Don’t go there. Don’t let the emotion get the best of you.
But her aggravation was evident in her hardened tone. “I wonder if your doubt is a reflection of my past—” she moved closer, ignoring his wonderful scent and the hard physique encased in an elegant tuxedo “—or yours.”
His gaze didn’t waver, but a muscle in Hunter’s cheek twitched. Four pounding heartbeats later he went on. “Before this conversation continues, I think a break is in order. I’ll get us more champagne,” he said as he took her empty glass, the heat smoldering in his eyes searing her to the bone, “but I’ll be back.”
She watched him head toward the bar and let out a breath, unaware she’d been holding it. But before she could relax another masculine voice spoke from behind.
At the sound of her childhood nickname her heart took an abrupt turn in her chest, speeding south. She briefly closed her eyes, preparing to face the man who doubted her more than most.
* * *
As Carly braced to face her father her stomach bunched into a knot. She was dreading his simmering judgment about her career, her life choices—and her mistake. She was used to the disapproving tone in his every comment. No matter how hard she tried, her efforts had never been good enough. But she was an adult now. She didn’t need his praise. And she sure wouldn’t beg him for approval.
Her moody, miserable, misunderstood teen years had been rough, and she’d constantly butted heads with her father. Unfortunately traces of that rebellious adolescent were reappearing more and more of late in his presence. She didn’t like herself much when he was around. Which was the main reason she’d avoided him for the last six months.
Keep your cool, Carly. Keep it easy. And, whatever you do, don’t let him see you cry.
Turning on her heel, she plastered a smile on her face. “Hello, Dad.”
His hair now more gray than black, he was a striking figure of a man in his sixties. Tall. Fit. With his sharp features, he was imposing via the sheer volume of his eyebrows alone. And twenty-five years as head of a mega news corporation had honed his hard stare to a cutting edge.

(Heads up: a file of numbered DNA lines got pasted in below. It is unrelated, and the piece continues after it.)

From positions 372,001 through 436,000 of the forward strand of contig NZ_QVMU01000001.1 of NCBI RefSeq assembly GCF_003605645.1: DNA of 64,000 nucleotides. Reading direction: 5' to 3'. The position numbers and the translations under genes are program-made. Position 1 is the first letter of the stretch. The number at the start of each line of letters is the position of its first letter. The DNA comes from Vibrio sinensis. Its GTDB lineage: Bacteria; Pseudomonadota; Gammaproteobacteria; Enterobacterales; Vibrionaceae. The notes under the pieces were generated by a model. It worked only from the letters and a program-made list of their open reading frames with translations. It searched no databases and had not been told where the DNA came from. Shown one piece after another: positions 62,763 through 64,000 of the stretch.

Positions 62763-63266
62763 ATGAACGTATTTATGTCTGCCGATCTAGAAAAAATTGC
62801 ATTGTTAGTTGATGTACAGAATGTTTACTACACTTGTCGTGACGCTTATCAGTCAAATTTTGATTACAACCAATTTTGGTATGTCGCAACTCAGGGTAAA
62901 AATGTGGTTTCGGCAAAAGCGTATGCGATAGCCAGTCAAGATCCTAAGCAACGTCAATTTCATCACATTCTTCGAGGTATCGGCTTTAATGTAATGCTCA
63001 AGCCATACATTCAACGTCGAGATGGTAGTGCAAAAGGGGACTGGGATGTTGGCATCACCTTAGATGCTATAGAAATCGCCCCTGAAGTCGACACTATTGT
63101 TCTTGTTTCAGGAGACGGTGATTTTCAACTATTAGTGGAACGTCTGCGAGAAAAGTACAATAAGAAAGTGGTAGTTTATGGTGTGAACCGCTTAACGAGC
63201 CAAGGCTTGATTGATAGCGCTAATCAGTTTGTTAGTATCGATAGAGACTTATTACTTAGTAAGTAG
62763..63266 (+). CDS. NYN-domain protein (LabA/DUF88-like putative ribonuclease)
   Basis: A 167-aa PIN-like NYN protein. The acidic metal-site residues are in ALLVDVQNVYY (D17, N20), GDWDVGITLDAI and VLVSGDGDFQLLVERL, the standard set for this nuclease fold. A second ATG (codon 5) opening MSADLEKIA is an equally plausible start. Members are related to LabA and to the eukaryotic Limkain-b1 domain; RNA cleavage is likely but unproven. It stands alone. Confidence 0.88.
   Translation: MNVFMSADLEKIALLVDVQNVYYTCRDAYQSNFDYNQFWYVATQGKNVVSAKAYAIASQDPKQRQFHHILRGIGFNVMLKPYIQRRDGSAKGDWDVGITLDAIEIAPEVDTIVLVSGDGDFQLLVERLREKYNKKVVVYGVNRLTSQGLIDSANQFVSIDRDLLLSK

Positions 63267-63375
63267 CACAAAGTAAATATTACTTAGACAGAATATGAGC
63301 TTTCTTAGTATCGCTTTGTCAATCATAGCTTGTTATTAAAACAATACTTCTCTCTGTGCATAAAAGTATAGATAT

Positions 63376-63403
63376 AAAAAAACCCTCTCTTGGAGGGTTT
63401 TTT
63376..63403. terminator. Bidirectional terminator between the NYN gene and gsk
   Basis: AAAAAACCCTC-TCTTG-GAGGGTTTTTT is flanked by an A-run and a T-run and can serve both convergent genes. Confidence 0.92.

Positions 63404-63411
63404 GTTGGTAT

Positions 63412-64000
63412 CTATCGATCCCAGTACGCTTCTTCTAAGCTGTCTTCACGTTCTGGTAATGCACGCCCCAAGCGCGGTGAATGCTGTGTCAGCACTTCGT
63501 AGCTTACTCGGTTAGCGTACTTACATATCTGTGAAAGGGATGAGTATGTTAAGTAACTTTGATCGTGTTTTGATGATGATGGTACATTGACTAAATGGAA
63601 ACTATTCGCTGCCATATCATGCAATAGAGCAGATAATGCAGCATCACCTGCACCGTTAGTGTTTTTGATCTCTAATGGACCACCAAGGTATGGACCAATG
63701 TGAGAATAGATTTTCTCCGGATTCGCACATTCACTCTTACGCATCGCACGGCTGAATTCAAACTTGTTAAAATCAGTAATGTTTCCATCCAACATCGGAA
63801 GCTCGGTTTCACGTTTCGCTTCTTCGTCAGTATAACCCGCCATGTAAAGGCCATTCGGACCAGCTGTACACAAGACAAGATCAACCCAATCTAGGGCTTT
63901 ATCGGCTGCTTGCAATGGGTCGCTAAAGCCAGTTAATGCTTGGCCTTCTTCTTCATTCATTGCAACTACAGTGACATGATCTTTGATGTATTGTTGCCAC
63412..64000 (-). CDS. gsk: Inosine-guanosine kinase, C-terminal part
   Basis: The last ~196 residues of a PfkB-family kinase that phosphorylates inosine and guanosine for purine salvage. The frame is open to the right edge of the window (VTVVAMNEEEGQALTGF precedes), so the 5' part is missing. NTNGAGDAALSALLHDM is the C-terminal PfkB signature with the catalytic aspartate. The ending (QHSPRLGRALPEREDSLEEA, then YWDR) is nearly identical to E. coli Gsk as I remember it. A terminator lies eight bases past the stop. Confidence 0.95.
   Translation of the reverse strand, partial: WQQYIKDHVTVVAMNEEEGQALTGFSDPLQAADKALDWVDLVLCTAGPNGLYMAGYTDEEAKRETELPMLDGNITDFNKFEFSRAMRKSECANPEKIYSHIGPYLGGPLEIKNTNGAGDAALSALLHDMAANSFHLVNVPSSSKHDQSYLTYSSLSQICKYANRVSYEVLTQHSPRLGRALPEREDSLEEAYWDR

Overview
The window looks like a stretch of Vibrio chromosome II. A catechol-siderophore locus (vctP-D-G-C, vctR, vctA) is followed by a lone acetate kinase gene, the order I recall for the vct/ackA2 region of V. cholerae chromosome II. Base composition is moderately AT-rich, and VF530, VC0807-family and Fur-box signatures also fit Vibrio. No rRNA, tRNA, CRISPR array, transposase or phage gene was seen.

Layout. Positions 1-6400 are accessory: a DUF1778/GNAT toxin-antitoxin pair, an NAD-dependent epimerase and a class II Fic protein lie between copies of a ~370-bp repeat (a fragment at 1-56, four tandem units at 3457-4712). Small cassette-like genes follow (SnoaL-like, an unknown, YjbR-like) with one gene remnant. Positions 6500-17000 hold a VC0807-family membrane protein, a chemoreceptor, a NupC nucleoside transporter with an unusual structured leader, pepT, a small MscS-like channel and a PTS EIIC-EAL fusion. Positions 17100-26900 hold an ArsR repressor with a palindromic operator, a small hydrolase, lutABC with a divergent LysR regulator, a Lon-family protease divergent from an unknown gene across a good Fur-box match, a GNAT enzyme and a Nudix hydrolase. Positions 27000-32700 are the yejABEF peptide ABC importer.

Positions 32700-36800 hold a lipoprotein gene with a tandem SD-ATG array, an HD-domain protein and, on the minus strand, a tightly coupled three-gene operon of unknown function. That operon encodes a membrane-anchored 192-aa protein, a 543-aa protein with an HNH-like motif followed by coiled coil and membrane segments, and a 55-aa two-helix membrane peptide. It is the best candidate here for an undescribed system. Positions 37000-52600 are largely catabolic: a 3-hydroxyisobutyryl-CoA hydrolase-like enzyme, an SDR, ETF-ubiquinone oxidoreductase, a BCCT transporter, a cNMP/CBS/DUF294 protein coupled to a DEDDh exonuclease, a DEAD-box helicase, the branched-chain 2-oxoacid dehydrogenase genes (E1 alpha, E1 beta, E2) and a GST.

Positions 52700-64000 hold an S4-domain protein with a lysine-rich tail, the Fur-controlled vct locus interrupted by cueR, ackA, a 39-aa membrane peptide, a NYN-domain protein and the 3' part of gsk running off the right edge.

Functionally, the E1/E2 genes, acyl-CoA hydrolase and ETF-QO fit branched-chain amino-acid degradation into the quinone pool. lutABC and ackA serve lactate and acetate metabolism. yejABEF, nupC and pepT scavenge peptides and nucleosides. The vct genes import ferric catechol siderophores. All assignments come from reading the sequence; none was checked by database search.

“I assumed you wouldn’t come,” he said.
Good to see you too, Dad. I’m fine, thanks. How have you been?
She pushed aside the disappointment at his less than welcoming greeting. She knew better, and she really had to stop hoping for more. “Is that the only reason I was included on the guestlist?” she asked.
The muscles around his eyes tightened a touch. “If I didn’t want you here I wouldn’t have invited you.”
Well,” she said, trying to keep it light, “I suppose it would have looked bad if you’d invited everyone from the show except your own daughter.”
His eyes grew wary and he frowned at her too-short dress, creating a flush of guilt-tinged resentment. Okay, so the hem length was a bit much. But she didn’t need any more proof that he disapproved. Of course her father must have felt a sarcastic comment was in order.
“You’ve outdone even yourself tonight,” he said. “Who’s the poor guy this time?”
Her stomach balled tighter as she blinked back the pain. “I didn’t bring a date.” She tipped her head. “Disappointed?”
Her father’s mouth went flat. “Can’t say I’m eager to meet the latest good-for-nothing.”
“Face it, Carly,” he said, scanning the room before turning his gaze back to hers. “You should give your choice of men more thought before you hook up with them—or whatever you young folks call it these days.”
Inhaling a calming breath, Carly straightened her shoulders, forcing an even tone. “Every guy I’ve dated,” she said, mustering her patience, “has been a decent man.”
“Every one of them has lacked ambition.”
“I don’t choose my dates based on the man’s ambition for his job and his fat bank account.” As a matter of fact, those attributes usually sent her screaming in the other direction. Hunter Philips was the single exception—for all the good it did her.
The displeasure in her father’s eyes tunneled the hole deeper in her heart. “You set your standards too low, kitten.”
“Maybe yours are set too high?” she countered.
The pause in the conversation was loaded as they regarded each other warily, and she wondered—again—why she’d bothered to come.
When her father went on, this time his tone was full of bewildered frustration. “The worst part is I don’t think you care about your boyfriends that much. Instead you try on one fellow after another, and then wonder why they treat you so poorly in the end.”